[x] Ibid, p. 6
[xi] Ibid, p. 8
[xii] FAA Advisory Circular AC120-80, p. 3
[xiii] Ibid , p 3.
[xiv] Ibid, p. 10
[xv] Ibid, p. 10
[xvi] Ibid. p. 10
Dr. Thomas C. Accardi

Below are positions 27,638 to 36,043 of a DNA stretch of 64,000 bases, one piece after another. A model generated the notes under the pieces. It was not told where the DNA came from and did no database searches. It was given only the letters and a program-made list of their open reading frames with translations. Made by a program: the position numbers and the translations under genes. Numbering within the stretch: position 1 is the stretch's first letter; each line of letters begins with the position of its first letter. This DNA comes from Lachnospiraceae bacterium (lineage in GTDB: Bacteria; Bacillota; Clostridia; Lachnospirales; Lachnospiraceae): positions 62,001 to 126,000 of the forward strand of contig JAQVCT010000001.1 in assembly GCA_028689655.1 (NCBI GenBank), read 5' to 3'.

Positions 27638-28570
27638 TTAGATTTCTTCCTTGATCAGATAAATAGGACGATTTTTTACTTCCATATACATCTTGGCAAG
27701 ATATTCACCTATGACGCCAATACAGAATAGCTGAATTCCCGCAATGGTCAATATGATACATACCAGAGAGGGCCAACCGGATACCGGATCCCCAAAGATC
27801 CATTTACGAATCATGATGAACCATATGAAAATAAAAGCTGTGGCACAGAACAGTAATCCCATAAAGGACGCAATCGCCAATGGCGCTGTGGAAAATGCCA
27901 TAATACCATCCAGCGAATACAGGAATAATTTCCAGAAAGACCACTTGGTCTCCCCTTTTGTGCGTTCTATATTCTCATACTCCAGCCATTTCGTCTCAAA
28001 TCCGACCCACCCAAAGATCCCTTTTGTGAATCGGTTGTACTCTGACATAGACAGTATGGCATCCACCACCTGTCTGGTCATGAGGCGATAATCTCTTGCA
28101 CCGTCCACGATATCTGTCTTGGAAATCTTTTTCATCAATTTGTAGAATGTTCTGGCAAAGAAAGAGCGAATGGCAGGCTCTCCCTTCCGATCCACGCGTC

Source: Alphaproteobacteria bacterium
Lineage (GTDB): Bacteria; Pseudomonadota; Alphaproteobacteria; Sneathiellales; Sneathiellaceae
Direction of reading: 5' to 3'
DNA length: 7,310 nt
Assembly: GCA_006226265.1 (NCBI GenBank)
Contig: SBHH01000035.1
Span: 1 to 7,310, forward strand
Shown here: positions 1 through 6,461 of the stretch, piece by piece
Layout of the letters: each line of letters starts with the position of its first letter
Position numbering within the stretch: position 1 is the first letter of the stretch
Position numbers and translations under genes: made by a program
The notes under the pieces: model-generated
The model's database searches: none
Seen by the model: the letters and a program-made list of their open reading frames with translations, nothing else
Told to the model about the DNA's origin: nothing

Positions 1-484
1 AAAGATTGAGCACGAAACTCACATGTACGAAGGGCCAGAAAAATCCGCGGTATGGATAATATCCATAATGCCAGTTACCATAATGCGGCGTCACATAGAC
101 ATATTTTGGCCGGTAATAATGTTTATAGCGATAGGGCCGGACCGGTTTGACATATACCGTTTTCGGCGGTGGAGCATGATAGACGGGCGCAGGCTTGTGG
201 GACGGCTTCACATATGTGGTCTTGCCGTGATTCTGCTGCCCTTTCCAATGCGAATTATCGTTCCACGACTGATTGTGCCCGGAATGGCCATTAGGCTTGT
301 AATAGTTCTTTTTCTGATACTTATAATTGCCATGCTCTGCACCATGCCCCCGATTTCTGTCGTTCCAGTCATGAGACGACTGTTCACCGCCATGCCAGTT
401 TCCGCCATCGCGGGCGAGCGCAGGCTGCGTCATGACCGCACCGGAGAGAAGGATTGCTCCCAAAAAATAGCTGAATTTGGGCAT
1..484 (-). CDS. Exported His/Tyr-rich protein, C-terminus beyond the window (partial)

Dr. Accardi served as a senior executive for FAA from 1987 until his retirement on Feb. 3, 2011. During that time, I led the FAA’s Aviation System Standards and the FAA’s Flight Standards Service in Washington. Aviation System Standards is an FAA headquarters organization based in Oklahoma City with field operations in eight locations responsible for instrument procedure development for FAA and the U.S. Army, operation of 30 turbo-jet and turbo-prop flight inspection aircraft and publication of all FAA aeronautical visual and instrument charts. His office also performed flight inspection services for NASA’s Space Shuttle, the National Science Foundation ice runway’s in Antarctica, and the DoD essential navigational facilities throughout the world as well as their combat contingency requirements. He was responsible for air carrier and general aviation safety throughout the United States serving as the Director of FAA’s Flight Standards Service from 1991-1997.